Technique, La Paperback – 26 May 1978
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|Paperback, 26 May 1978||
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The book is subdivided as follows:
Shellfish and Fish
Poultry and Meat
Desserts and Pastry
This book is not a book of recipes, although there are recipes that are used to illustrate techniques. This book covers all the techniques that anyone can imagine. It begins with how to hold a knife, and ends with angel hair made of sugar. Every step in a technique is described and then photographed. This book is almost a good as a cooking class. The only reason that I say almost is that you have to be self-motivated to go through a book. I have taken many cooking classes and when I come home I find that what I learned was contained in this book had I bothered to review the book; the cooking class would have been unnecessary.
If you ever run across a copy of this book grab it before someone else does. Time has not affected the usefulness of this book. I highly recommend this book to anyone that is serious about cooking.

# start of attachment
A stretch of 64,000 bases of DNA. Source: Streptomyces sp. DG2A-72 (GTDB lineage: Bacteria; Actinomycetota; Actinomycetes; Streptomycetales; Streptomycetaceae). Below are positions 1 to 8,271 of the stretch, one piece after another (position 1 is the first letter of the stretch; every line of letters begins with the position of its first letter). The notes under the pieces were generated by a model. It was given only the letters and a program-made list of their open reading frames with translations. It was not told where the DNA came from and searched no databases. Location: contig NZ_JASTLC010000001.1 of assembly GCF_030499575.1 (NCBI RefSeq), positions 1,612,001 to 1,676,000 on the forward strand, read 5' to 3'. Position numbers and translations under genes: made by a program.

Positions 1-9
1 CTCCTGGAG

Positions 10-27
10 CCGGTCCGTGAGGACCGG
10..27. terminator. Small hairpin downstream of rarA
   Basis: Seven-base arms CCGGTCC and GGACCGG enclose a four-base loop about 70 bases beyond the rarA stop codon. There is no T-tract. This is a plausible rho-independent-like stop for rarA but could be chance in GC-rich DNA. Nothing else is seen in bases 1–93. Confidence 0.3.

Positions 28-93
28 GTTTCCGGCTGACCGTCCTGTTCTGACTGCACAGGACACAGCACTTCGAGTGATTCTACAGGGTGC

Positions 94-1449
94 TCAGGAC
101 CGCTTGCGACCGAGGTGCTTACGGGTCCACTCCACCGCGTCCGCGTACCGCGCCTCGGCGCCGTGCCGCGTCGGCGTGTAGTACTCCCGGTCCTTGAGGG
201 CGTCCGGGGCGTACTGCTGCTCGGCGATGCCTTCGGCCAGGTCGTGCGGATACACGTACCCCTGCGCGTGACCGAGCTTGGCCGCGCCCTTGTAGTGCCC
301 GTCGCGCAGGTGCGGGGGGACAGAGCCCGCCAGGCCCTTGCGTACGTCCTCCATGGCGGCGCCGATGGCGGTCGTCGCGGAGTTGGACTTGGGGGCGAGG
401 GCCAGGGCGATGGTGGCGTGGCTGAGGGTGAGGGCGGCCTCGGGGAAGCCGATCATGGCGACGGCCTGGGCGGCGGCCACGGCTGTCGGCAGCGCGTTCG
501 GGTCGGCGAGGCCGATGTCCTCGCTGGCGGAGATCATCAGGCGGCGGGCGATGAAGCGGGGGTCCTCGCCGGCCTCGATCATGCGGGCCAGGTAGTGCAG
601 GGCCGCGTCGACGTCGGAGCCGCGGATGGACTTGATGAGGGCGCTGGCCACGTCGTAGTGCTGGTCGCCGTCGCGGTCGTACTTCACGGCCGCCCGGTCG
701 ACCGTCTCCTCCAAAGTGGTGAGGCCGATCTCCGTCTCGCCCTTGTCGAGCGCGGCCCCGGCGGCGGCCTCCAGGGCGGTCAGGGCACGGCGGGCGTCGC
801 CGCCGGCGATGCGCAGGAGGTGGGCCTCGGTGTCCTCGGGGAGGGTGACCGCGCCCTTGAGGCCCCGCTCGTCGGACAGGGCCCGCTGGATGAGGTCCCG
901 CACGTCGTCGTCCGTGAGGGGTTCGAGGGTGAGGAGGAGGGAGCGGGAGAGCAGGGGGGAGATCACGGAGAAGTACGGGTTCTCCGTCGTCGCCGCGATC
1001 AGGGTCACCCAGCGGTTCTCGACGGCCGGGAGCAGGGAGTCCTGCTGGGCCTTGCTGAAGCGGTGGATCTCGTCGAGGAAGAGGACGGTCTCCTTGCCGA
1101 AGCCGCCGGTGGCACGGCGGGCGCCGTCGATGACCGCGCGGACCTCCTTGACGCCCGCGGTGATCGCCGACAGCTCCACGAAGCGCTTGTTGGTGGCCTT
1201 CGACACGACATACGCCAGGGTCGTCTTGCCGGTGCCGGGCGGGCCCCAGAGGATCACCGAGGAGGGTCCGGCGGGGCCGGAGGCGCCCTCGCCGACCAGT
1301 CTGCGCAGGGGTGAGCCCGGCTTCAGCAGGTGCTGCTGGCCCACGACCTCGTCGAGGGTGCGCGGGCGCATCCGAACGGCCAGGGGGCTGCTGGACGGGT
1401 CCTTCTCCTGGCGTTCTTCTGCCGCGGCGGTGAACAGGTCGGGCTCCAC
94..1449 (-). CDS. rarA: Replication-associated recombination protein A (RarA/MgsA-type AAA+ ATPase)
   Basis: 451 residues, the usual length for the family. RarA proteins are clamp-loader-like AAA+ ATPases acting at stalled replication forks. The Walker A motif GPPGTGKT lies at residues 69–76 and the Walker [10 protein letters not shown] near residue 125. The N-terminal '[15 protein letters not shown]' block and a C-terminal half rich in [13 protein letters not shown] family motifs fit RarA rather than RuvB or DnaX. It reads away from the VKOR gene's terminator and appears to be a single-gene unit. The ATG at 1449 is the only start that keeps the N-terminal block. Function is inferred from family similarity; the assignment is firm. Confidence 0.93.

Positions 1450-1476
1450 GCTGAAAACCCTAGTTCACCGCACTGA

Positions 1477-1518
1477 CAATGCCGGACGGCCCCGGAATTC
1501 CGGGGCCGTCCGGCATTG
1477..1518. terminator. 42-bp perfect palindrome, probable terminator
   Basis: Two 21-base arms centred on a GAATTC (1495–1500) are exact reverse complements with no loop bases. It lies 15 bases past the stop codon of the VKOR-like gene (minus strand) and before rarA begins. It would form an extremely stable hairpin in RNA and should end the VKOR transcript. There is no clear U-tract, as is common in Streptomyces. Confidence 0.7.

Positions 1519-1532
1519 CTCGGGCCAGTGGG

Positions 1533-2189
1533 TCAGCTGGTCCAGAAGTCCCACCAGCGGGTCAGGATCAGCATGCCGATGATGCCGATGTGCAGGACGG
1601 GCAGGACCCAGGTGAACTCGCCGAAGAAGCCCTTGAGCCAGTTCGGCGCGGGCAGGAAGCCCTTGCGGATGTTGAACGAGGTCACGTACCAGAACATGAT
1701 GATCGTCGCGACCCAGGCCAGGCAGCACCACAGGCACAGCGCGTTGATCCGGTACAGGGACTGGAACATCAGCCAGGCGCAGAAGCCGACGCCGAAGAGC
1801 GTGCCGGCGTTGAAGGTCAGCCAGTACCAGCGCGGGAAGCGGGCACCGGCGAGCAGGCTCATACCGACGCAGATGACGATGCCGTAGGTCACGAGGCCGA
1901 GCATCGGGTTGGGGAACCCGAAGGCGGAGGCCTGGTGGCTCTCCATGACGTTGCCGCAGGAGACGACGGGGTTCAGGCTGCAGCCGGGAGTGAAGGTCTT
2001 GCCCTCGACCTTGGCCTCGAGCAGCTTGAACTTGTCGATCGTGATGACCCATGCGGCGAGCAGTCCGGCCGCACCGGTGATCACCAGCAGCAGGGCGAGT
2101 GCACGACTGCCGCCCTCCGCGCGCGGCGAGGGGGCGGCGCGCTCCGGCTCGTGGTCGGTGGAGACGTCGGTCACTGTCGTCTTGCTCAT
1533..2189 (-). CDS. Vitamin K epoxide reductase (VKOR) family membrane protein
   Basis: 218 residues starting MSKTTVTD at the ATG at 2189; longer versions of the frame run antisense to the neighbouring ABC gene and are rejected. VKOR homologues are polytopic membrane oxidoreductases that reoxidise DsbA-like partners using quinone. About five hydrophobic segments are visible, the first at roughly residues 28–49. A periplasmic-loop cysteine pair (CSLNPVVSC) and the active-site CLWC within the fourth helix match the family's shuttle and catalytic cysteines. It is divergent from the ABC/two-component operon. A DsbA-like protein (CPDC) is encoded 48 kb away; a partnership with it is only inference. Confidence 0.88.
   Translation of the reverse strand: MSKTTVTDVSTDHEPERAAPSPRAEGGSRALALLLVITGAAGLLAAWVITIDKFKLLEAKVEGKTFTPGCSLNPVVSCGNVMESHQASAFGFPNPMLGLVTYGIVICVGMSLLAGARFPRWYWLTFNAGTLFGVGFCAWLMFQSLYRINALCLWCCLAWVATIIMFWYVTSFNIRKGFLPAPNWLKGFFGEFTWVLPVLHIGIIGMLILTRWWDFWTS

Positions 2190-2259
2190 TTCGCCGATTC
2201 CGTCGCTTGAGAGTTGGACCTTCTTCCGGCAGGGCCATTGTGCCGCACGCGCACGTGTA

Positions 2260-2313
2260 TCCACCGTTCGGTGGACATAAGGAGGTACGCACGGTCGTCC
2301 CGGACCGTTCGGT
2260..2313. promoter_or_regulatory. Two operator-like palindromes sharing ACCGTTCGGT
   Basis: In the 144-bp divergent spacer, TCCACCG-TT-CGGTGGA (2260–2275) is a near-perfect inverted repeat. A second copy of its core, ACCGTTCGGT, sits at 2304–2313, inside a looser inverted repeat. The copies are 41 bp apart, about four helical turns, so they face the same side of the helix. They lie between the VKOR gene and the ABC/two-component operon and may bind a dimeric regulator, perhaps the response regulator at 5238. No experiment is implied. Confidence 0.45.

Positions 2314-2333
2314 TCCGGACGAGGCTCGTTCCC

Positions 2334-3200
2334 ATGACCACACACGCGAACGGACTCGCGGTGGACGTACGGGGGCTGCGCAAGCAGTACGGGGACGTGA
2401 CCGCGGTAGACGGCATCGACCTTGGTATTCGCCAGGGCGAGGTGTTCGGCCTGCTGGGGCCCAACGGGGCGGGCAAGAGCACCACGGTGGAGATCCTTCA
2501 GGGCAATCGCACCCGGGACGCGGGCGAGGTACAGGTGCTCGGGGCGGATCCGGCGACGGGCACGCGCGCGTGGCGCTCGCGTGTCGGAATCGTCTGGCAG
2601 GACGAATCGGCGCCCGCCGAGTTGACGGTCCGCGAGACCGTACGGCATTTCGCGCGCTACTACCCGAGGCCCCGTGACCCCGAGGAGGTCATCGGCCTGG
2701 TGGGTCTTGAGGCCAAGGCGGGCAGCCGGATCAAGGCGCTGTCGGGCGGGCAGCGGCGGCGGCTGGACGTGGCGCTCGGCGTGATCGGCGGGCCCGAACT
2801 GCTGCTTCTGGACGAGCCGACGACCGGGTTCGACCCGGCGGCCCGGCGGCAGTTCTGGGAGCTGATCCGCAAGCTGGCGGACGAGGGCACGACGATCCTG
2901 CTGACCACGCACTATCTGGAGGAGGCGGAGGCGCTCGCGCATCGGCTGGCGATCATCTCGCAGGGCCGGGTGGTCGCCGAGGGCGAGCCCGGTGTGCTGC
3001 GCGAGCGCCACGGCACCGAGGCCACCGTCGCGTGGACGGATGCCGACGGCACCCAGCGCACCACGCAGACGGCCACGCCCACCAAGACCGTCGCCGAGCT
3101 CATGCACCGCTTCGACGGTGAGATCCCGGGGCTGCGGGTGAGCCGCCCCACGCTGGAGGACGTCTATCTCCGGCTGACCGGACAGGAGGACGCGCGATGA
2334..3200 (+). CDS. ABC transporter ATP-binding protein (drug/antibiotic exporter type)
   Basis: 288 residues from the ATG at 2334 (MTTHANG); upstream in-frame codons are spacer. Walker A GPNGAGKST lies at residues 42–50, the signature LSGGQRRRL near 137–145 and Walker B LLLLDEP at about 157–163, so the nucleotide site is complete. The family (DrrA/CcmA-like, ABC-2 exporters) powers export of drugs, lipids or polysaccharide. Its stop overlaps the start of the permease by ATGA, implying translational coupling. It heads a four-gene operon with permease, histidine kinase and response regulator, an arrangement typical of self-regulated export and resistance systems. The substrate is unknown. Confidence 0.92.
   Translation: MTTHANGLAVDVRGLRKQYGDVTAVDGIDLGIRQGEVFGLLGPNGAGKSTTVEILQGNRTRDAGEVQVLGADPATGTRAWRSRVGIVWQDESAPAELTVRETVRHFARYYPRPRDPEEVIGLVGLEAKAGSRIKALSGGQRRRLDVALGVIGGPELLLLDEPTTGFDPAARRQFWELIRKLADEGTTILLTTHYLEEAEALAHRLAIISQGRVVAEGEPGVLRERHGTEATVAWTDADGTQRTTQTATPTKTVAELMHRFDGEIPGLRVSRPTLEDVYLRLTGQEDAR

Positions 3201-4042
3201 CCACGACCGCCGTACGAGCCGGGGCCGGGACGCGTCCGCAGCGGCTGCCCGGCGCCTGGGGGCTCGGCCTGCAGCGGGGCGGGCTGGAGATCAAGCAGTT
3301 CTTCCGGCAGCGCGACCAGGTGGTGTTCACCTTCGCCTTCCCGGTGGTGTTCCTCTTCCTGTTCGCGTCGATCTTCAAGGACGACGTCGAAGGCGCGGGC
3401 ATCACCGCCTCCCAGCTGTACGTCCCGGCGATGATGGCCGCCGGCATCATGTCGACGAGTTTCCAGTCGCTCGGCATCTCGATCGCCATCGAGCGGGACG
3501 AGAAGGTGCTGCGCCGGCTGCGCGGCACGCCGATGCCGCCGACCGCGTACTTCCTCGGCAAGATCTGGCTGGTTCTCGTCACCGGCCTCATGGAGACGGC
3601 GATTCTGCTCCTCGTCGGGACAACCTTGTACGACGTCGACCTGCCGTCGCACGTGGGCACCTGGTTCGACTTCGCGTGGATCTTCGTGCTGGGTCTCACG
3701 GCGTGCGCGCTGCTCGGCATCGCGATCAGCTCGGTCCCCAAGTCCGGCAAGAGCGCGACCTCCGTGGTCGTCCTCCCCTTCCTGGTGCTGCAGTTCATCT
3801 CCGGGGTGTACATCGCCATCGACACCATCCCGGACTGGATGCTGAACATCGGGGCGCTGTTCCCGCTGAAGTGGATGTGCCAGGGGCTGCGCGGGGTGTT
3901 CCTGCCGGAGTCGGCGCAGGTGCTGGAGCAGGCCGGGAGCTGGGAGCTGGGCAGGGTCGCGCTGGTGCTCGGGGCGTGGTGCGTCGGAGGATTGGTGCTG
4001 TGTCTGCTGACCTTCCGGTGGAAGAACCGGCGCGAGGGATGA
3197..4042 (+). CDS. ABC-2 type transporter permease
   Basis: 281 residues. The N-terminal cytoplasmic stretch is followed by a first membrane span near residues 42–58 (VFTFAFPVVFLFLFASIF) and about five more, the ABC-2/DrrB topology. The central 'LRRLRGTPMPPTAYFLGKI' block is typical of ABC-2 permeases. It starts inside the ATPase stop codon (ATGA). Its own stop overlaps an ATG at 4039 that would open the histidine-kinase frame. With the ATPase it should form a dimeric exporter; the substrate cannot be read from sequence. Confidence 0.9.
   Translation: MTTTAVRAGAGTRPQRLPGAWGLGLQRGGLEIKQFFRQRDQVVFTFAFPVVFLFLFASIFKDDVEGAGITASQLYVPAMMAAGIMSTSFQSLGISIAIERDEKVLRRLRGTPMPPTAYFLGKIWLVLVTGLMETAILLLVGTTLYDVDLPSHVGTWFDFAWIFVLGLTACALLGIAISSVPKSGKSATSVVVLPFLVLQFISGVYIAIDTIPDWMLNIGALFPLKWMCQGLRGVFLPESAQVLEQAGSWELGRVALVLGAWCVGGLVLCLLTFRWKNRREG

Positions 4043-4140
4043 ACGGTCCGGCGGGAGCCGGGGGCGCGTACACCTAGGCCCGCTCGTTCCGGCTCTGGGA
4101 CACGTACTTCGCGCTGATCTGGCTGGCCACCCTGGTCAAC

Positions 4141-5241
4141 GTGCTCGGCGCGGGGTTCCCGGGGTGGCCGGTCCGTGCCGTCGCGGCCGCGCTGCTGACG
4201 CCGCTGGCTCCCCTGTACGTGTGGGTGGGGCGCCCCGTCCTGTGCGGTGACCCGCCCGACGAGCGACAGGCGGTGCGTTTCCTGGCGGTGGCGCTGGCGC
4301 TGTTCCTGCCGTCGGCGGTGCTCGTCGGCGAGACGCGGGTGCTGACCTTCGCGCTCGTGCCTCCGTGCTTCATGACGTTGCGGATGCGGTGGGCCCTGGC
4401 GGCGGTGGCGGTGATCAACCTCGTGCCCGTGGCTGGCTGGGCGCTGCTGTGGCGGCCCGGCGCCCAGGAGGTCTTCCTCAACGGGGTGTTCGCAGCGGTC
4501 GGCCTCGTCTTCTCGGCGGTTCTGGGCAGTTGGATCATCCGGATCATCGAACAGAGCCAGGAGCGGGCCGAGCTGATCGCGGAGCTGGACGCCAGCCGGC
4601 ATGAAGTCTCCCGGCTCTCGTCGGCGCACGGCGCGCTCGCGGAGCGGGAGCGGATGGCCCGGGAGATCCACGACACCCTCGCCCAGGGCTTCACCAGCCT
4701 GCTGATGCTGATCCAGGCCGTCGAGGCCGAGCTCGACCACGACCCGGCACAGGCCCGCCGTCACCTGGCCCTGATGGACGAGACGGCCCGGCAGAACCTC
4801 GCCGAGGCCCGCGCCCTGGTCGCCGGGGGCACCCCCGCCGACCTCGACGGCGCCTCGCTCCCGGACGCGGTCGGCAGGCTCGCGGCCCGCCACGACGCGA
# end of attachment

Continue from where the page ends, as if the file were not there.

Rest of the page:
Pepin has become a great teacher but was a fine chef long before he became a media celebrity. He worked under Lucien Diat at the legendary PLaza Athenee in Paris and under Pierre Franey at Le Pavillion in New York city. At the time Le Pavillion was arguably one of the best French restaurants in the world. He went on to do a number of interesting things all centered around food before linking up with Julia Child and launching a media career but beneath all was a solid understanding of flavor and technique and great ability.
The execution of these two books was a milestone in how to marry pictures and techniques in a format that brought tricky French culinary executions like brioche, choux pastry and puff pastry to life. This should be a great historical addition to any serious cooks library.
Patrick McDonnell - Culinary Director - Food Arts Magazine
Senior Partner McDonnell KInder & Associates